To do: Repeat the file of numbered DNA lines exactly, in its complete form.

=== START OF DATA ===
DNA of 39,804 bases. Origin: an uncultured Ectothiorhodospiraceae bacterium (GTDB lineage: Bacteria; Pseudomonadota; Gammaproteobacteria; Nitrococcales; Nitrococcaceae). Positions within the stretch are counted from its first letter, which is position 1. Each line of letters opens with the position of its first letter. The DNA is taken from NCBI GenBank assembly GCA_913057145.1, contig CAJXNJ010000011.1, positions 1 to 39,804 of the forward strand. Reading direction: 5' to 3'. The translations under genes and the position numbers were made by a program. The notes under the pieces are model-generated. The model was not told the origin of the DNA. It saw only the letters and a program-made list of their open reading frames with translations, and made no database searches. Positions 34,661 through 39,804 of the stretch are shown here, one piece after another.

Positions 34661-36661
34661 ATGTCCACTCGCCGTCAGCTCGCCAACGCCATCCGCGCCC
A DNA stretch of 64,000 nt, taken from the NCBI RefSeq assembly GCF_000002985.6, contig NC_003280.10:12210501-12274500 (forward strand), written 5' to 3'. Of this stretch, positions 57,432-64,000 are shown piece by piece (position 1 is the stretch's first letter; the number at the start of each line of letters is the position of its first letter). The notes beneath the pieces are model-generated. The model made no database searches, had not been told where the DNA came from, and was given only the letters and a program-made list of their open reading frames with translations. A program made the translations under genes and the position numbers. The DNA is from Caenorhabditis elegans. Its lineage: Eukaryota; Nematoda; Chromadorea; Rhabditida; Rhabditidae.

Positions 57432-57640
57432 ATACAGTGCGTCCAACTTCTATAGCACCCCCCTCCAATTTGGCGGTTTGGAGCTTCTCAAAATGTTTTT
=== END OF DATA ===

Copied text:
DNA of 39,804 bases. Origin: an uncultured Ectothiorhodospiraceae bacterium (GTDB lineage: Bacteria; Pseudomonadota; Gammaproteobacteria; Nitrococcales; Nitrococcaceae). Positions within the stretch are counted from its first letter, which is position 1. Each line of letters opens with the position of its first letter. The DNA is taken from NCBI GenBank assembly GCA_913057145.1, contig CAJXNJ010000011.1, positions 1 to 39,804 of the forward strand. Reading direction: 5' to 3'. The translations under genes and the position numbers were made by a program. The notes under the pieces are model-generated. The model was not told the origin of the DNA. It saw only the letters and a program-made list of their open reading frames with translations, and made no database searches. Positions 34,661 through 39,804 of the stretch are shown here, one piece after another.

Positions 34661-36661
34661 ATGTCCACTCGCCGTCAGCTCGCCAACGCCATCCGCGCCC
A DNA stretch of 64,000 nt, taken from the NCBI RefSeq assembly GCF_000002985.6, contig NC_003280.10:12210501-12274500 (forward strand), written 5' to 3'. Of this stretch, positions 57,432-64,000 are shown piece by piece (position 1 is the stretch's first letter; the number at the start of each line of letters is the position of its first letter). The notes beneath the pieces are model-generated. The model made no database searches, had not been told where the DNA came from, and was given only the letters and a program-made list of their open reading frames with translations. A program made the translations under genes and the position numbers. The DNA is from Caenorhabditis elegans. Its lineage: Eukaryota; Nematoda; Chromadorea; Rhabditida; Rhabditidae.

Positions 57432-57640
57432 ATACAGTGCGTCCAACTTCTATAGCACCCCCCTCCAATTTGGCGGTTTGGAGCTTCTCAAAATGTTTTT